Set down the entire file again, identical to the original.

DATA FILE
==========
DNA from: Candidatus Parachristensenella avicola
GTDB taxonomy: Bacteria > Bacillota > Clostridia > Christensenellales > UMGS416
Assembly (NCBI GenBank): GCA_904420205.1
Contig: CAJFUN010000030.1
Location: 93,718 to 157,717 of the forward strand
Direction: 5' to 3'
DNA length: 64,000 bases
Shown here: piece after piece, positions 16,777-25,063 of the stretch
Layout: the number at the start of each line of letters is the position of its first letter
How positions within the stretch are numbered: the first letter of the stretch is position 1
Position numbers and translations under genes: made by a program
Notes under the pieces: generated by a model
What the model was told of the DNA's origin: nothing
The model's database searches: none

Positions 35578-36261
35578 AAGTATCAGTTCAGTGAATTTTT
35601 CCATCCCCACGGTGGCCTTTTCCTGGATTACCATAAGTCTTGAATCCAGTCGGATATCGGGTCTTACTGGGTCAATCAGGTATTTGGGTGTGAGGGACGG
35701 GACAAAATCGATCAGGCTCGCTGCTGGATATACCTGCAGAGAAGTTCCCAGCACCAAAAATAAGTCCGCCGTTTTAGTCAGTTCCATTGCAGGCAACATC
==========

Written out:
DNA from: Candidatus Parachristensenella avicola
GTDB taxonomy: Bacteria > Bacillota > Clostridia > Christensenellales > UMGS416
Assembly (NCBI GenBank): GCA_904420205.1
Contig: CAJFUN010000030.1
Location: 93,718 to 157,717 of the forward strand
Direction: 5' to 3'
DNA length: 64,000 bases
Shown here: piece after piece, positions 16,777-25,063 of the stretch
Layout: the number at the start of each line of letters is the position of its first letter
How positions within the stretch are numbered: the first letter of the stretch is position 1
Position numbers and translations under genes: made by a program
Notes under the pieces: generated by a model
What the model was told of the DNA's origin: nothing
The model's database searches: none

Positions 35578-36261
35578 AAGTATCAGTTCAGTGAATTTTT
35601 CCATCCCCACGGTGGCCTTTTCCTGGATTACCATAAGTCTTGAATCCAGTCGGATATCGGGTCTTACTGGGTCAATCAGGTATTTGGGTGTGAGGGACGG
35701 GACAAAATCGATCAGGCTCGCTGCTGGATATACCTGCAGAGAAGTTCCCAGCACCAAAAATAAGTCCGCCGTTTTAGTCAGTTCCATTGCAGGCAACATC